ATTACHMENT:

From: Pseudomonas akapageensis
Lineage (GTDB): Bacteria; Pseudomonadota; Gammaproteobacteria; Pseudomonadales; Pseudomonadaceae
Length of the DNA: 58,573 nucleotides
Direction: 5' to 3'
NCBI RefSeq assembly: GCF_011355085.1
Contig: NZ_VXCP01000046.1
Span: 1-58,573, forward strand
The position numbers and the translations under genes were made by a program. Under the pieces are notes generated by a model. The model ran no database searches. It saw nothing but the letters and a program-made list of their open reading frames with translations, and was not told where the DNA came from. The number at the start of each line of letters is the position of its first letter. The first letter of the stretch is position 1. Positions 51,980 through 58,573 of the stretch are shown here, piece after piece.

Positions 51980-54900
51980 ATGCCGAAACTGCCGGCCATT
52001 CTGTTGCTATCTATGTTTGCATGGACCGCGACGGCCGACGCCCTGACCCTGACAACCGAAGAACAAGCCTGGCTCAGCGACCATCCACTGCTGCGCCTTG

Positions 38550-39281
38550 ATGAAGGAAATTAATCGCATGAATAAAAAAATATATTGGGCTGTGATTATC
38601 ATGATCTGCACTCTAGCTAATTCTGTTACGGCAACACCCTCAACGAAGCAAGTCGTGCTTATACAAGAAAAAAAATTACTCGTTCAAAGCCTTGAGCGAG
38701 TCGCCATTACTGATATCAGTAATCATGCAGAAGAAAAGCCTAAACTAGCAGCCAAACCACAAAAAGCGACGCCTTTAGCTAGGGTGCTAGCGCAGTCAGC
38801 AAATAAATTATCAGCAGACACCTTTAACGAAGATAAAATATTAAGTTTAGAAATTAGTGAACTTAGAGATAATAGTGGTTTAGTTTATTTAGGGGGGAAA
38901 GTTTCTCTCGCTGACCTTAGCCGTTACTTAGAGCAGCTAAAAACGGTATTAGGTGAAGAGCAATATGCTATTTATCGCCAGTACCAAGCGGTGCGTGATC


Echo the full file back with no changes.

From: Pseudomonas akapageensis
Lineage (GTDB): Bacteria; Pseudomonadota; Gammaproteobacteria; Pseudomonadales; Pseudomonadaceae
Length of the DNA: 58,573 nucleotides
Direction: 5' to 3'
NCBI RefSeq assembly: GCF_011355085.1
Contig: NZ_VXCP01000046.1
Span: 1-58,573, forward strand
The position numbers and the translations under genes were made by a program. Under the pieces are notes generated by a model. The model ran no database searches. It saw nothing but the letters and a program-made list of their open reading frames with translations, and was not told where the DNA came from. The number at the start of each line of letters is the position of its first letter. The first letter of the stretch is position 1. Positions 51,980 through 58,573 of the stretch are shown here, piece after piece.

Positions 51980-54900
51980 ATGCCGAAACTGCCGGCCATT
52001 CTGTTGCTATCTATGTTTGCATGGACCGCGACGGCCGACGCCCTGACCCTGACAACCGAAGAACAAGCCTGGCTCAGCGACCATCCACTGCTGCGCCTTG

Positions 38550-39281
38550 ATGAAGGAAATTAATCGCATGAATAAAAAAATATATTGGGCTGTGATTATC
38601 ATGATCTGCACTCTAGCTAATTCTGTTACGGCAACACCCTCAACGAAGCAAGTCGTGCTTATACAAGAAAAAAAATTACTCGTTCAAAGCCTTGAGCGAG
38701 TCGCCATTACTGATATCAGTAATCATGCAGAAGAAAAGCCTAAACTAGCAGCCAAACCACAAAAAGCGACGCCTTTAGCTAGGGTGCTAGCGCAGTCAGC
38801 AAATAAATTATCAGCAGACACCTTTAACGAAGATAAAATATTAAGTTTAGAAATTAGTGAACTTAGAGATAATAGTGGTTTAGTTTATTTAGGGGGGAAA
38901 GTTTCTCTCGCTGACCTTAGCCGTTACTTAGAGCAGCTAAAAACGGTATTAGGTGAAGAGCAATATGCTATTTATCGCCAGTACCAAGCGGTGCGTGATC